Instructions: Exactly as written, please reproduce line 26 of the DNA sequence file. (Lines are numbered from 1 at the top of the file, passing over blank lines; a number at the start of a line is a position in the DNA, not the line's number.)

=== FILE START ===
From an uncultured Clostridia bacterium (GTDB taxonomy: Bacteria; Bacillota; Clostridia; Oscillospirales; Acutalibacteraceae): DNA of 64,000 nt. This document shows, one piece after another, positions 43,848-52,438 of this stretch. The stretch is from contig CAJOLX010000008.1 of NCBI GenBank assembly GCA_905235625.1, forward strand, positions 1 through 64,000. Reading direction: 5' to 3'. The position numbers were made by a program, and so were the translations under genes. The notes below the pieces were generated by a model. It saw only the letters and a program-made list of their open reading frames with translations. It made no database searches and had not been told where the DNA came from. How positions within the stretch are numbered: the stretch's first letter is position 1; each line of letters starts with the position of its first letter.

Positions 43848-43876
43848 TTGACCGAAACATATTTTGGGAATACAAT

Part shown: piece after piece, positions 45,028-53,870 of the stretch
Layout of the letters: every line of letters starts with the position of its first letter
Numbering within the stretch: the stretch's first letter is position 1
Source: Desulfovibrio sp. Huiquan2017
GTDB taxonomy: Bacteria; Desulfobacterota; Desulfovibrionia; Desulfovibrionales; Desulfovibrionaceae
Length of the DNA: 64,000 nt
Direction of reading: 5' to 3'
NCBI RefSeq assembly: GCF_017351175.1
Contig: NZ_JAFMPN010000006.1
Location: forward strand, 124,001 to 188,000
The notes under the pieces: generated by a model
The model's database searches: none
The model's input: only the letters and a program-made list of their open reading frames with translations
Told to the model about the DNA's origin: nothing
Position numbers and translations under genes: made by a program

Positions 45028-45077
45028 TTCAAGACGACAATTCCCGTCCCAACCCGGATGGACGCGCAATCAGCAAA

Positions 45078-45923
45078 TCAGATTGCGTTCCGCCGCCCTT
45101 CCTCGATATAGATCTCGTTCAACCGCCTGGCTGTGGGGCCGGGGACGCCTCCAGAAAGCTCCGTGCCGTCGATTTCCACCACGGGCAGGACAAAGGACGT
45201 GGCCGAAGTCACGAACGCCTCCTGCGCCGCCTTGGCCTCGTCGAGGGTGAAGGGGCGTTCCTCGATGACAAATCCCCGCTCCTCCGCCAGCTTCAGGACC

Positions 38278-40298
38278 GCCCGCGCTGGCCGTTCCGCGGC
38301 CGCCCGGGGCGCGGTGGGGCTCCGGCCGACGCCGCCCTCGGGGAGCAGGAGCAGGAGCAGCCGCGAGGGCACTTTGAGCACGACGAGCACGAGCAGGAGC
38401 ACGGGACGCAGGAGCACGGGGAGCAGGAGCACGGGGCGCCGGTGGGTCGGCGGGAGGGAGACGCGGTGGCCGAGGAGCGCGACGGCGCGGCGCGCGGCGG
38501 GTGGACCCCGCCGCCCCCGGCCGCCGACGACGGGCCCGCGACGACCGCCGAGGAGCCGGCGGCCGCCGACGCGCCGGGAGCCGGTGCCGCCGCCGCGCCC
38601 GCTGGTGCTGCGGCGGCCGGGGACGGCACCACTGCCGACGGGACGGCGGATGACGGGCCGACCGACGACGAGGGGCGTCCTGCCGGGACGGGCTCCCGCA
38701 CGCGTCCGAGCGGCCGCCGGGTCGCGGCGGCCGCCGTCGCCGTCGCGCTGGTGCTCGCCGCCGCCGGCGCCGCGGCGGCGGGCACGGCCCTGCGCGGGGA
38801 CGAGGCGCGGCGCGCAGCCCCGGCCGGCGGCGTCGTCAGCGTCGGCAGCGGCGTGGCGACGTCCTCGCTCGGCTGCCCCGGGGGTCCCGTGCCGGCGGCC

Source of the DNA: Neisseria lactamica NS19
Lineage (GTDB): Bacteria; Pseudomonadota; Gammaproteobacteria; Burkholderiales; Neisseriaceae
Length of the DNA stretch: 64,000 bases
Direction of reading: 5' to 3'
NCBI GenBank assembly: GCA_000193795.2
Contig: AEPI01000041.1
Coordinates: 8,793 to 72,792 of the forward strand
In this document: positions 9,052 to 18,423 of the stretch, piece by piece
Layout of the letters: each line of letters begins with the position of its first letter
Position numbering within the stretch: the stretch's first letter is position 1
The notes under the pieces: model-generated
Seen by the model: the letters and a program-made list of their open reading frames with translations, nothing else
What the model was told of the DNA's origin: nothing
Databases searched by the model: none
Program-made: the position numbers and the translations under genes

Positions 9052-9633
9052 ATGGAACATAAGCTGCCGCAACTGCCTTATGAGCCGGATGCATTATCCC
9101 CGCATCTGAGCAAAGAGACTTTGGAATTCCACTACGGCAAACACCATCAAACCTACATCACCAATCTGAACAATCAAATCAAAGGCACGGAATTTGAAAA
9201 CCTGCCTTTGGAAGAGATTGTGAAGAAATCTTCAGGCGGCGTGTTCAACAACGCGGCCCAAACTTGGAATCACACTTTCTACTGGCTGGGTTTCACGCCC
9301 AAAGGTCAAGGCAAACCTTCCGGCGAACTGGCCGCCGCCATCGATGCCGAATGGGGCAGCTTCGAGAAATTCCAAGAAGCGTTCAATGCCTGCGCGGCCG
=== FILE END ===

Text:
38278 GCCCGCGCTGGCCGTTCCGCGGC